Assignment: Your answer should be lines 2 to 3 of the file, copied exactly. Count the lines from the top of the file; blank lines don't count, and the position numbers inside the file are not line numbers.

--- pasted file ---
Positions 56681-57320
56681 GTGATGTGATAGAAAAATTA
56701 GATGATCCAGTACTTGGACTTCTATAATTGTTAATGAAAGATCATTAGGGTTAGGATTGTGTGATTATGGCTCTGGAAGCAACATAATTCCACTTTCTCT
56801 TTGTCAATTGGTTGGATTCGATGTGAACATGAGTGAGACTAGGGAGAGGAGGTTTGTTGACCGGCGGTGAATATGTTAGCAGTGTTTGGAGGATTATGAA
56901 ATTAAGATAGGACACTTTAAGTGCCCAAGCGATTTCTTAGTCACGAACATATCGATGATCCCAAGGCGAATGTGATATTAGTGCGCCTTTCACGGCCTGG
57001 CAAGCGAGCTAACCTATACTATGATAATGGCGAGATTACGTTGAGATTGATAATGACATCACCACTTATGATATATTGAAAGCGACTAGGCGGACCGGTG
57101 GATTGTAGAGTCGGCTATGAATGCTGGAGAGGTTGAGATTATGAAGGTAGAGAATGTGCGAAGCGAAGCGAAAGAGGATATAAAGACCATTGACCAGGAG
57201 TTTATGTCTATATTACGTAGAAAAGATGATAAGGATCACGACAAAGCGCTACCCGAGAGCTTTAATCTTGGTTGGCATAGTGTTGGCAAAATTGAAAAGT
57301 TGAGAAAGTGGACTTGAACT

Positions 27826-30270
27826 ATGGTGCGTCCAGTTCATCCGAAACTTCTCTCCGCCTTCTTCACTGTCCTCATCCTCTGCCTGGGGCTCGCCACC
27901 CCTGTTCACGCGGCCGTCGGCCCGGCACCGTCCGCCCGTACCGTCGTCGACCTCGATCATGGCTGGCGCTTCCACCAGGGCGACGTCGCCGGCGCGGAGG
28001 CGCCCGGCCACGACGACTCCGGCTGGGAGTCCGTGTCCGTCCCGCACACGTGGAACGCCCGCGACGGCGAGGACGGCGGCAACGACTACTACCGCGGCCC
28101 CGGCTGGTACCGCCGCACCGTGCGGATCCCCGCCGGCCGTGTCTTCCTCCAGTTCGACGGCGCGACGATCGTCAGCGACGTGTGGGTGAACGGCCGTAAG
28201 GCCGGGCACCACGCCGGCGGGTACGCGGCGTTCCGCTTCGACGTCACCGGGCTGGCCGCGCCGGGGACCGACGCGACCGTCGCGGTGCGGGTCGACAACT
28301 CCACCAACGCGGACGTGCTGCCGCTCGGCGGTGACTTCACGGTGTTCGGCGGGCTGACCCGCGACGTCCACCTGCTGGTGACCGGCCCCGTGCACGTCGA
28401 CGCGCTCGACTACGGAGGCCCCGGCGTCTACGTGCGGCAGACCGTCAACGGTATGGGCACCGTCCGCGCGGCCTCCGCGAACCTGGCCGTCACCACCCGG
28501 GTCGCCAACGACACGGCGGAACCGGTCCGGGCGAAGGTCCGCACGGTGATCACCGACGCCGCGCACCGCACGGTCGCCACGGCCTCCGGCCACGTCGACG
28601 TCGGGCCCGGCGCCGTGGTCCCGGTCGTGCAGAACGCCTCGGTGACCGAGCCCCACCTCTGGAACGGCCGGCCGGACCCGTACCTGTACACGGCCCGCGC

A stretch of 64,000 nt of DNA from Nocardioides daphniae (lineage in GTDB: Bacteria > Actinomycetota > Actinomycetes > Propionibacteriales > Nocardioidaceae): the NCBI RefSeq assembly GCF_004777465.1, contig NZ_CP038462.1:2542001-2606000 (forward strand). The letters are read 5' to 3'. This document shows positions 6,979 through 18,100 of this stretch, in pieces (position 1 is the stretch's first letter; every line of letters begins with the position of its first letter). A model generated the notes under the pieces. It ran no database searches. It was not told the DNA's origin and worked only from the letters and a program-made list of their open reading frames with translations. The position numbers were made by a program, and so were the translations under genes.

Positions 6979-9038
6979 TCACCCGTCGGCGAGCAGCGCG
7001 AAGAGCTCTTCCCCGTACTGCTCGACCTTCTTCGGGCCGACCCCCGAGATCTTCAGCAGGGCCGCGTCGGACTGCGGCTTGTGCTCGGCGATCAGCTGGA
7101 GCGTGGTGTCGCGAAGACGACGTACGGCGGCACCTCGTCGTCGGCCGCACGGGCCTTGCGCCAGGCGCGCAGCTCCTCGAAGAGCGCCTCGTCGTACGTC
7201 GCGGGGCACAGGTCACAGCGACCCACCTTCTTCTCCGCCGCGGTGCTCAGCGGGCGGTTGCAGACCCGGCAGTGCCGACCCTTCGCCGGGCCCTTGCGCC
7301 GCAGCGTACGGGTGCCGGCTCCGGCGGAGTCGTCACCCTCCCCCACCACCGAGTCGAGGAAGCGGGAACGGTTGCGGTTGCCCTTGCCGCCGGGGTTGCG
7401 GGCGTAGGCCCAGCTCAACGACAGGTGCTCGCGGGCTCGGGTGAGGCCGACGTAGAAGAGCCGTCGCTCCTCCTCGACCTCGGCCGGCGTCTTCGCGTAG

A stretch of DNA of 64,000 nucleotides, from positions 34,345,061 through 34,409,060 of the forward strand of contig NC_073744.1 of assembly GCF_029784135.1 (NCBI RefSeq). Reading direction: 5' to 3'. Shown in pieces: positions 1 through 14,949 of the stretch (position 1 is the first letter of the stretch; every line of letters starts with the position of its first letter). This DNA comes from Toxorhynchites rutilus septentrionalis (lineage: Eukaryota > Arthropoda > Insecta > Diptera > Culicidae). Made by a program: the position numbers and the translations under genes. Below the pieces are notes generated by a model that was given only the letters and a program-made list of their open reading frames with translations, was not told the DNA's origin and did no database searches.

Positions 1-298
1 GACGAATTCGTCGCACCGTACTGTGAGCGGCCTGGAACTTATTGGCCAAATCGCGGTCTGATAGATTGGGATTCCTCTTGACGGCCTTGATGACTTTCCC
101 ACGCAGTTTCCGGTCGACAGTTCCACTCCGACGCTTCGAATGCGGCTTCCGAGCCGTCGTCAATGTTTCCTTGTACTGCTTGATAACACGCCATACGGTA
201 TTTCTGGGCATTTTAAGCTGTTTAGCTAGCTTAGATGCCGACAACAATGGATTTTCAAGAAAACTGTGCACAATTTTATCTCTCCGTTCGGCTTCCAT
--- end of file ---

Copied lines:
56681 GTGATGTGATAGAAAAATTA
56701 GATGATCCAGTACTTGGACTTCTATAATTGTTAATGAAAGATCATTAGGGTTAGGATTGTGTGATTATGGCTCTGGAAGCAACATAATTCCACTTTCTCT